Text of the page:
I was recently talking to someone about this blog, and he said one thing that stuck with me – something like but not necessarily, “It’s hard to believe you write the blog. You seem like such a nice guy in real life, but online, you’re such a critic.” And I get it: it’s easier to tear things down than build them up, and — since I often choose the former route — it’s possible I don’t always come off as the nicest guy online.
But though that may be the rule, every rule has its exception (except Godwin’s), and in this post I mean to draw your attention to an instance in which Paper Treiger served to unite rather than destroy.
You may recall when, in the lead-up to the 2012 Olympic Games in London, a brief controversy erupted over whether the IOC ought to hold a moment of silence in honor of the 40th anniversary of the Munich Olympics, which saw 11 members of the Israeli delegation killed by the Palestinian terrorist organization Black September.
The controversy created a minor debate in the Jewish blogosphere. Some, like Deborah E. Lipstadt, forcefully argued that the IOC was wrong to deny this request. After all, London was permitted to honor the victims of the 7/7 subway victims, an event which had absolutely nothing to do with the Olympics (save its location), while the tragedy in Munich had occurred inside the Olympic village. Others, like noted pro-Palestinian activist and sometimes terrorist sympathizer Elisheva N. Goldberg responded that the IOC ought not to hold the moment of silence at the opening ceremony because the IOC President held a separate commemorative ceremony elsewhen.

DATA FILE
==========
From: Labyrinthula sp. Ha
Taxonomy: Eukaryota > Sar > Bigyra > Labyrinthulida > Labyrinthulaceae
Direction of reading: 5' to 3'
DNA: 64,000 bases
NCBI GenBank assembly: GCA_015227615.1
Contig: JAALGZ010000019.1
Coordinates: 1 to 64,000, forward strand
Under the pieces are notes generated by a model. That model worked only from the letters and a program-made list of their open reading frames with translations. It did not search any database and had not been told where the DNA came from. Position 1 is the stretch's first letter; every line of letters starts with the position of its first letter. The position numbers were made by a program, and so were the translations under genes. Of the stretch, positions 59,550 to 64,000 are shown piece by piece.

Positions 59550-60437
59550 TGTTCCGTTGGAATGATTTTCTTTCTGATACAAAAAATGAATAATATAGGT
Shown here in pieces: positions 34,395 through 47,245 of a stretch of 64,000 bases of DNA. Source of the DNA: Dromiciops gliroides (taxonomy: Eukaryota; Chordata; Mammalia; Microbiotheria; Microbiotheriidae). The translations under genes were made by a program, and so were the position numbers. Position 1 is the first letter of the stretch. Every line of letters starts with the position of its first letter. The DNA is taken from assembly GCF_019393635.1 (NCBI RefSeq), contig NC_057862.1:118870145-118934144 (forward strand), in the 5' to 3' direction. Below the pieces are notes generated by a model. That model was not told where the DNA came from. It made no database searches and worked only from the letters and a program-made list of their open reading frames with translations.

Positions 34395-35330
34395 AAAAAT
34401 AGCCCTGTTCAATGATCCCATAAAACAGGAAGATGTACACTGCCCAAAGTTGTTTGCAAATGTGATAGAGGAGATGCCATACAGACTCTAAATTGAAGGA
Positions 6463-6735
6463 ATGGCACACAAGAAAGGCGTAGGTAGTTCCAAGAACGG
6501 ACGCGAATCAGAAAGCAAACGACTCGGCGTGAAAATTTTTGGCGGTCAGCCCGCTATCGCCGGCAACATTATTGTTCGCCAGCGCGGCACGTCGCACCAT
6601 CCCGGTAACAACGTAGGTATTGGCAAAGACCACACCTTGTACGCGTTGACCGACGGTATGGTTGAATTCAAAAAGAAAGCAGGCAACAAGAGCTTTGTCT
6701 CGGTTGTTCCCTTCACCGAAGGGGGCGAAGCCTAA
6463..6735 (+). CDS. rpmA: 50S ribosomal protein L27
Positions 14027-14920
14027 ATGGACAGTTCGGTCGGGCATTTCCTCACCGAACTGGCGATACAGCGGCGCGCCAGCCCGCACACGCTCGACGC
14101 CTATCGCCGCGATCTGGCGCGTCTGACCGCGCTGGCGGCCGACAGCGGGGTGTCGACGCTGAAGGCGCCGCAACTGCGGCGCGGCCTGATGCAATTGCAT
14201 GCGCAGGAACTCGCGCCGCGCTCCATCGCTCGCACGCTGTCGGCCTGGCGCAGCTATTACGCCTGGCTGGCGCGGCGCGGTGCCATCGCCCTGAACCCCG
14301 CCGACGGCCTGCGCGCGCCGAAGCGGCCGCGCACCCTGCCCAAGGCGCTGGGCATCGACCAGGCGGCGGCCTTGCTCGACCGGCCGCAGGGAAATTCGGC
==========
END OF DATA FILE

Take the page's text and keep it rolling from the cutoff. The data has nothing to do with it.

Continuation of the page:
Meanwhile on Paper Treiger, I thought that the two sides were arguing for absolutely no purpose. Whether or not the IOC decided to hold a moment of silence was irrelevant, because such a commemoration could never be enforced in practice. I’m not going to rehash the post’s entire argument – if you want to see how I imagined the moment of silence would play out, see What would happen if the IOC actually held a moment of silence for the 1972 Munich Massacre? – but I do want to draw your attention to the effect it had: it brought the two warring factions into agreement.
And I only just learned this fact.
I recently searched Twitter for “Paper Treiger” – you know, a blog vanity search. It was the first time I had ever done this, so I found myself scrolling back pretty far in time. And when I got to July 2012, I came upon something amazing:
Lipstadt and Goldberg don’t agree on much, and they certainly didn’t agree over whether the IOC should have held a moment of silence (spoiler: it didn’t), but they do agree on one thing: What would happen if the IOC actually held a moment of silence for the 1972 Munich Massacre.